Contentious issues have always existed, especially in conflict-ridden or volatile countries, but has he improved or worsened matters? Twelve months into his presidency, Associated Press correspondents take stock:

FILE – In this Nov. 11, 2017 photo, U.S. President Donald Trump and Russia’s President Vladimir Putin talk during the family photo session at the APEC Summit in Danang, Vietnam. Trump repeatedly declared in his presidential campaign that he would improve relations with Russia but was never specific. A year into his presidency, it’s no more clear. Moscow and Washington are at odds over issues ranging from North Korea to Ukraine, despite Trump’s open admiration of Putin. (Jorge Silva/Pool Photo via AP, File)

RUSSIA

Trump repeatedly declared in his campaign that he would improve relations with Russia but was never specific. A year into his presidency, it’s no clearer. Moscow and Washington are at odds over issues ranging from North Korea to Ukraine, despite Trump’s open admiration of President Vladimir Putin.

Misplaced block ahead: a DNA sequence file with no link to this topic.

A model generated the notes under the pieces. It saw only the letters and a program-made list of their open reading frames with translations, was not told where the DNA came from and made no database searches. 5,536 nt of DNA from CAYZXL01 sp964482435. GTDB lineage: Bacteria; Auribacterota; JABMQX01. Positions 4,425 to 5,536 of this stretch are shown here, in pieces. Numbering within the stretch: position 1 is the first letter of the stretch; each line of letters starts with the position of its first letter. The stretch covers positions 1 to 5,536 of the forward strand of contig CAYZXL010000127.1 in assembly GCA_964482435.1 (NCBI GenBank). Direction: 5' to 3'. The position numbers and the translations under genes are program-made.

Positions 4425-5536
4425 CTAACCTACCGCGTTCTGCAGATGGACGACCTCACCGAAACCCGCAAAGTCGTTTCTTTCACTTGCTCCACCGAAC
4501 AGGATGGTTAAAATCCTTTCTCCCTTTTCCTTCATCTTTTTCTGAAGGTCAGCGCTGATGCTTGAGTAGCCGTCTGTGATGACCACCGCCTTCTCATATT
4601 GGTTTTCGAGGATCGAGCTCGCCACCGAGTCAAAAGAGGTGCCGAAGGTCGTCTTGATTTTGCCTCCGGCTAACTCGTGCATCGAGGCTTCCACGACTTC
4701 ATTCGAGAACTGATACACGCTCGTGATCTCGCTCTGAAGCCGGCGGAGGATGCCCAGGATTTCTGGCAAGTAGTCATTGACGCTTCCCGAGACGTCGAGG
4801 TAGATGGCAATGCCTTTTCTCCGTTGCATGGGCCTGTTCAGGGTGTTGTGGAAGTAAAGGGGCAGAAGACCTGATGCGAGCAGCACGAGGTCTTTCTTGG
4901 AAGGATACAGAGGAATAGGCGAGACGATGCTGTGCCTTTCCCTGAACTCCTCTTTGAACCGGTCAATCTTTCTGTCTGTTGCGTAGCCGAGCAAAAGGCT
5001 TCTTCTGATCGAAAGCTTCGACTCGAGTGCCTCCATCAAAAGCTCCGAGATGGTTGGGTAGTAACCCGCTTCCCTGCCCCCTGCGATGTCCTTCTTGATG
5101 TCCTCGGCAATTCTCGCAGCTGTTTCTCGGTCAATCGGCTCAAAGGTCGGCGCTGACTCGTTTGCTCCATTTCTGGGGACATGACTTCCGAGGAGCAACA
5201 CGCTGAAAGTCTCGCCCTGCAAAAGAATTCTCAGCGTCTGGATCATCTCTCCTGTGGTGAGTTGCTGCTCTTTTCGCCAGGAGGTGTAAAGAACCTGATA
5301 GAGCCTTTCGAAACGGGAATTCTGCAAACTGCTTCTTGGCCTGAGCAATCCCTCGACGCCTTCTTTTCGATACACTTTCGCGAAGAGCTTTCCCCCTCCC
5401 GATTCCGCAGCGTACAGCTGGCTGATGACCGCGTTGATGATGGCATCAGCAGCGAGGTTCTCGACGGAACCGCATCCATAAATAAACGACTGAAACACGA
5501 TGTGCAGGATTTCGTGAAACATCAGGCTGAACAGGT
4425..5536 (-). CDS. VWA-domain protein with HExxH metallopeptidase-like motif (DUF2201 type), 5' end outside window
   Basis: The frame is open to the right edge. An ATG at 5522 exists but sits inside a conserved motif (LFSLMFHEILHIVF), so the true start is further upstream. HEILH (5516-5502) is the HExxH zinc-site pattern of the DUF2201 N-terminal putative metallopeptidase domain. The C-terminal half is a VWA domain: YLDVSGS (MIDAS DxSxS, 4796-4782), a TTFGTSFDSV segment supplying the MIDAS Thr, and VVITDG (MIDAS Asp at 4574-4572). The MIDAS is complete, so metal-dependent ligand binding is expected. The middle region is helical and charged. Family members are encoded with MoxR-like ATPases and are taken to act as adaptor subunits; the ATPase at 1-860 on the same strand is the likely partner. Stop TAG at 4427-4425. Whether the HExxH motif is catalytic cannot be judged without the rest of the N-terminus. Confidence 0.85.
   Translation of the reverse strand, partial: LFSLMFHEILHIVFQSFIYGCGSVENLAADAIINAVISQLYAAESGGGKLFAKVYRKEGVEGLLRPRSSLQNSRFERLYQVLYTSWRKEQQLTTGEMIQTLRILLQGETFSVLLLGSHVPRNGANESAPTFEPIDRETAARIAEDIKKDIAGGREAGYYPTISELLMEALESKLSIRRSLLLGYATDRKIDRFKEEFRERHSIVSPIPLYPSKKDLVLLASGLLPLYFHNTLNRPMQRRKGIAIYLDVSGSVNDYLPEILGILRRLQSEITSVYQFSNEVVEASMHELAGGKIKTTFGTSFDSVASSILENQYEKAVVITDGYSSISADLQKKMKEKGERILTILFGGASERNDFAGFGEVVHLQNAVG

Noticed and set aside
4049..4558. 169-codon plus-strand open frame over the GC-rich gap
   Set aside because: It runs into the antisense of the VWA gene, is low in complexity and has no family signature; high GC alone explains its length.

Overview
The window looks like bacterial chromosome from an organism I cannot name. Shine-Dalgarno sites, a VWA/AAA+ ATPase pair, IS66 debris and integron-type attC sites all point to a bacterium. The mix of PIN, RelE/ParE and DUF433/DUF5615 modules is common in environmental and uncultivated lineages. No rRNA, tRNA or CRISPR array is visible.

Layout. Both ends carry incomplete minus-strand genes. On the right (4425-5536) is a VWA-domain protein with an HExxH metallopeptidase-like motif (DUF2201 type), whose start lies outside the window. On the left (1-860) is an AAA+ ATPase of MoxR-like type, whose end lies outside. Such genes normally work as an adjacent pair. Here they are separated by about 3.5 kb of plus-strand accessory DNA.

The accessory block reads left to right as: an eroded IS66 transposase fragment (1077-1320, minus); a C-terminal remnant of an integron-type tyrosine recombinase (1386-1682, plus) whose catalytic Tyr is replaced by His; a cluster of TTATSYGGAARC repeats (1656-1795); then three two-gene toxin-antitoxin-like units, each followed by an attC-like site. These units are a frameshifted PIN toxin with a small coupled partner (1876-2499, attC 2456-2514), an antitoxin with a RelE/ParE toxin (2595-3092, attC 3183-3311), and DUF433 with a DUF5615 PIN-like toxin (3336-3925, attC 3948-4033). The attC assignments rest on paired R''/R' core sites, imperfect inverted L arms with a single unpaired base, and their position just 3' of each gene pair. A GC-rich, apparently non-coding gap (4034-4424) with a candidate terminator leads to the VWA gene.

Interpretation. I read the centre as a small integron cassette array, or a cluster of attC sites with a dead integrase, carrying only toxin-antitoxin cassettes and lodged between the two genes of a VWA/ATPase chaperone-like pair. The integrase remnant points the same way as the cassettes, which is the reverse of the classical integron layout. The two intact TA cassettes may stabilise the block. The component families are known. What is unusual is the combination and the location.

Russian officials had high hopes that Trump would move to abandon or reduce the sanctions that the United States imposed over Russia’s annexation of Crimea and its support for separatists in eastern Ukraine.

Instead, Trump approved selling lethal weapons to Ukraine for the fight against the rebels, he appointed a Russia hawk as Washington’s envoy for Ukraine’s peace process, and his U.N. ambassador, Nikki Haley, declared that the Crimea sanctions wouldn’t be lifted unless the peninsula is returned to Ukraine.

Trump even signed legislation imposing new sanctions on Russia – unwillingly, but effectively forced to by the measure’s near-unanimous Senate approval. Publicly, the Kremlin contends Trump is hogtied by suspicions of Russia held over from the Barack Obama era and by hysteria over allegations that Moscow meddled in the 2016 election and that Trump and Russia had colluded.

Trump himself has criticized Russia, saying Moscow “seeks to challenge American values, influence and wealth,” and complaining he is not satisfied with Russia’s role in easing tensions over North Korea’s nuclear and missile programs.